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Tufts University Sociologist Natasha K. Warikoo. Alonso Nichols/Tufts University

Natasha K. Warikoo, a Tufts University sociologist and author of Is Affirmative Action Fair? The Myth of Equity in College Admissions, says, "Do I think that there's going to be a narrowing of affirmative action? Yes. Is it possible that they're going to say that any consideration of race is never allowed? That's possible. But I also think it's possible there will be something in between. They seem to understand that race is a part of a person's lived experience. So I think that there is room for something less than a completely color-blind society."

Similarly, Anne Meehan, a lobbyist for the American Council on Education, was heartened by the fact that hearings scheduled for two hours took five and by some questions posed by "some of the newer members of the court, really wrestling with the complexity of the issues here."

"The discussion showed the justices weighing all the nuance and complexity around this issue," says Meehan, whose group represents 1,700 colleges and universities. "It is still quite possible that consideration of race in admissions could be preserved in some meaningful fashion. We'll have to wait and see. That's the hard part, waiting till June."

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Action, Reaction: An Affirmative Action Timeline

1961
The term is believed to be coined in an executive order signed by President John F. Kennedy dictating companies that receive federal funds "take affirmative action" to ensure they don't discriminate in hiring on the basis of race.

1964
President Lyndon Johnson signs the Civil Rights Act banning discrimination based on race, color, religion or national origin.

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1964 - President Lyndon Johnson signs the Civil Rights Act banning discrimination based on race, color, religion or national origin. Hulton Archive/Getty

1964
President Lyndon Johnson signs the Civil Rights Act banning discrimination based on race, color, religion or national origin.

1969
President Richard Nixon launches a test project in Philadelphia requiring the construction industry make plans to "meet the goals of increasing minority employment."

1978
In Regents of University of California v. Bakke, the Supreme Court strikes down a quota system designed to set aside spaces for minority and poor students but upholds the ability of schools to consider race in admissions on grounds that diversity is a legitimate interest in education.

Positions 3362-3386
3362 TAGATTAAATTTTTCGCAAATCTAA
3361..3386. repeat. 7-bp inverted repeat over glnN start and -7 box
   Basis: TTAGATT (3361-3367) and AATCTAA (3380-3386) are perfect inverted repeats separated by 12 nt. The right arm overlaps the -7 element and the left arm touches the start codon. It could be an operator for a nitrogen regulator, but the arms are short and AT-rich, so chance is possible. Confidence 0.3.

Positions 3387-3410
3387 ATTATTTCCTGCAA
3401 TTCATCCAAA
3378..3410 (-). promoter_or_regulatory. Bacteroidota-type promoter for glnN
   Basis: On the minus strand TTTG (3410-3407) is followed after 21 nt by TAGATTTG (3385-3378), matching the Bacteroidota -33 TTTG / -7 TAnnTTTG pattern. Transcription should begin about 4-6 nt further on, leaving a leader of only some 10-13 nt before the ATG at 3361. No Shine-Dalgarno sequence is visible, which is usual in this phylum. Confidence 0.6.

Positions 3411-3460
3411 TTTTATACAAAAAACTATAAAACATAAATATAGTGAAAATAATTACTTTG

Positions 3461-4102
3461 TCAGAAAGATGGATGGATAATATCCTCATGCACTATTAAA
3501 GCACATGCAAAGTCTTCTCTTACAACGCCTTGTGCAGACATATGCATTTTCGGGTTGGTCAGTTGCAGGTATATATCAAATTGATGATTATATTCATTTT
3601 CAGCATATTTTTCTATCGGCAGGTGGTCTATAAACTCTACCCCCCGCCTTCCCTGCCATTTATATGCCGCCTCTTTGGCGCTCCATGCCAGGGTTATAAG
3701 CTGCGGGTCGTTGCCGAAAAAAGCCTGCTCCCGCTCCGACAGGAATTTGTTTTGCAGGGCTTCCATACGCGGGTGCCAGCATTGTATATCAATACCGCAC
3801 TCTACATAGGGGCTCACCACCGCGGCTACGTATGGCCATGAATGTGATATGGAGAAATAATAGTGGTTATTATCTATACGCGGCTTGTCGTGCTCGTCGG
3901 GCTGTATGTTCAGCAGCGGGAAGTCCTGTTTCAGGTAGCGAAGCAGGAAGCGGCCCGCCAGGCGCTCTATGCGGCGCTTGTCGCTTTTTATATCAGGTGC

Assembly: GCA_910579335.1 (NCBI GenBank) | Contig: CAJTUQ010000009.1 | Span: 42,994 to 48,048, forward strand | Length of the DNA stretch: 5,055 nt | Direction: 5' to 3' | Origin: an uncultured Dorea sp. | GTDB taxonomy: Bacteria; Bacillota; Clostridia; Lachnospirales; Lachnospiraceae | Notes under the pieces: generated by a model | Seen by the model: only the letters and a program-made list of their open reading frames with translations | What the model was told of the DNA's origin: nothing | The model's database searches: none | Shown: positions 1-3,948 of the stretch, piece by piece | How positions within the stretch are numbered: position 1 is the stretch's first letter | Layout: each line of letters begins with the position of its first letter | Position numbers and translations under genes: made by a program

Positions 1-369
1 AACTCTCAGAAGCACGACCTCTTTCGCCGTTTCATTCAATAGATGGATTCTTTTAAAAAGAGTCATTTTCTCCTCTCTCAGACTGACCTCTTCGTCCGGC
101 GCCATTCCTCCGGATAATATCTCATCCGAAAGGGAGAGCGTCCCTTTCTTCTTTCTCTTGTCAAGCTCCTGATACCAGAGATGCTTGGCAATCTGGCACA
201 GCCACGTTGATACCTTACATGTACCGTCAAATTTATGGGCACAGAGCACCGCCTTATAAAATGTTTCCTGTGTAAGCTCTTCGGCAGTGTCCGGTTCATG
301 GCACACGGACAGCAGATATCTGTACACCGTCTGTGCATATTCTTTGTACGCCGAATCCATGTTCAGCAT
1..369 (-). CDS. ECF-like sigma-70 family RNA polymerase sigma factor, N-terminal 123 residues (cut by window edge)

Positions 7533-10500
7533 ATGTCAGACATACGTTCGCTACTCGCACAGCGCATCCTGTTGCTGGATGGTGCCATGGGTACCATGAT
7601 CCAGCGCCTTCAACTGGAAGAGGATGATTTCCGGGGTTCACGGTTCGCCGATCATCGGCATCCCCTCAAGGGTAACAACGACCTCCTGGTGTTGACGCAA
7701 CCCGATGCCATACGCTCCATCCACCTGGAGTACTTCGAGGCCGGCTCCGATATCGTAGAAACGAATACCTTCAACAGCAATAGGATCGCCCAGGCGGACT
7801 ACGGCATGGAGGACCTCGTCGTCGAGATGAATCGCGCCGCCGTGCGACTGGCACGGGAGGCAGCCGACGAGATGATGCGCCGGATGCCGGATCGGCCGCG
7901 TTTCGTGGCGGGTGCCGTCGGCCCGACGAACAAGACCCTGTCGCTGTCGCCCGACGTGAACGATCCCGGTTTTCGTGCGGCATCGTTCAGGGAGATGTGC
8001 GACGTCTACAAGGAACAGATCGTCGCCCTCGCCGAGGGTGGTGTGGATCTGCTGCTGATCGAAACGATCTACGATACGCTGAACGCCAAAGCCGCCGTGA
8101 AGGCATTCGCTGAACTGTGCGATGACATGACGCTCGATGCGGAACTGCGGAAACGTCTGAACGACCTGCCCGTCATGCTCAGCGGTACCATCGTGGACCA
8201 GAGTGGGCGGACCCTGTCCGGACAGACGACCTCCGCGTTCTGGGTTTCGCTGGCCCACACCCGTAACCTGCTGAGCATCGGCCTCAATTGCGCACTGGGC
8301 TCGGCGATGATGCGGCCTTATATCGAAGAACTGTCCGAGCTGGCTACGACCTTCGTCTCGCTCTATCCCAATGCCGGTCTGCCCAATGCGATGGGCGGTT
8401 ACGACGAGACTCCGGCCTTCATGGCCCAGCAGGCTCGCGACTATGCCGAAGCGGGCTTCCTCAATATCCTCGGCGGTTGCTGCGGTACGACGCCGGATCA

1995
President Bill Clinton calls for an end to any program that "(a) creates a quota; (b) creates preferences for unqualified individuals; (c) creates reverse discrimination; or (d) continues even after its equal opportunity purposes have been achieved."

1996
California voters pass Proposition 209 requiring the state not "discriminate against, or grant preferential treatment to, any individual or group on the basis of race, sex, color, ethnicity, or national origin in the operation of public employment, public education, or public contracting."

2003
The Supreme Court rules in Grutter v. Bollinger that the University of Michigan's law school could use race as one of many factors in selecting applicants. But in Gratz v. Bollinger, the court finds the university's use of race as a factor in a system that assigned points to evaluate applicants was not constitutional because it did not provide "individual consideration." In her majority opinion in Grutter, Justice Sandra Day O'Connor writes, the "Court expects that 25 years from now, the use of racial preferences will no longer be necessary to further the interest approved today."

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2006 - Michigan voters approve a constitutional amendment banning consideration of race, sex or religion for admission to publicly funded colleges and other institutions. Bill Pugliano/Getty

2006
Michigan voters approve a constitutional amendment banning consideration of race, sex or religion for admission to publicly funded colleges and other institutions.

2013
In Fisher v. University of Texas, the Supreme Court upholds the use of race as a factor in admissions but requires the school prove to a federal judge that "available, workable race-neutral alternatives do not suffice." A federal appeals court approves UT's plan the following year.

2014
In Schuette v. Coalition to Defend Affirmative Action, the Supreme Court upholds the Michigan constitutional amendment approved by voters in 2006 banning affirmative action.

2016
In Fisher v. University of Texas at Austin, the Court again upholds the constitutionality of affirmative action.

2022
A conservative Supreme Court majority, bolstered by three new justices appointed by President Donald Trump, hears oral arguments in two cases contesting the constitutionality of the consideration of race in college admissions.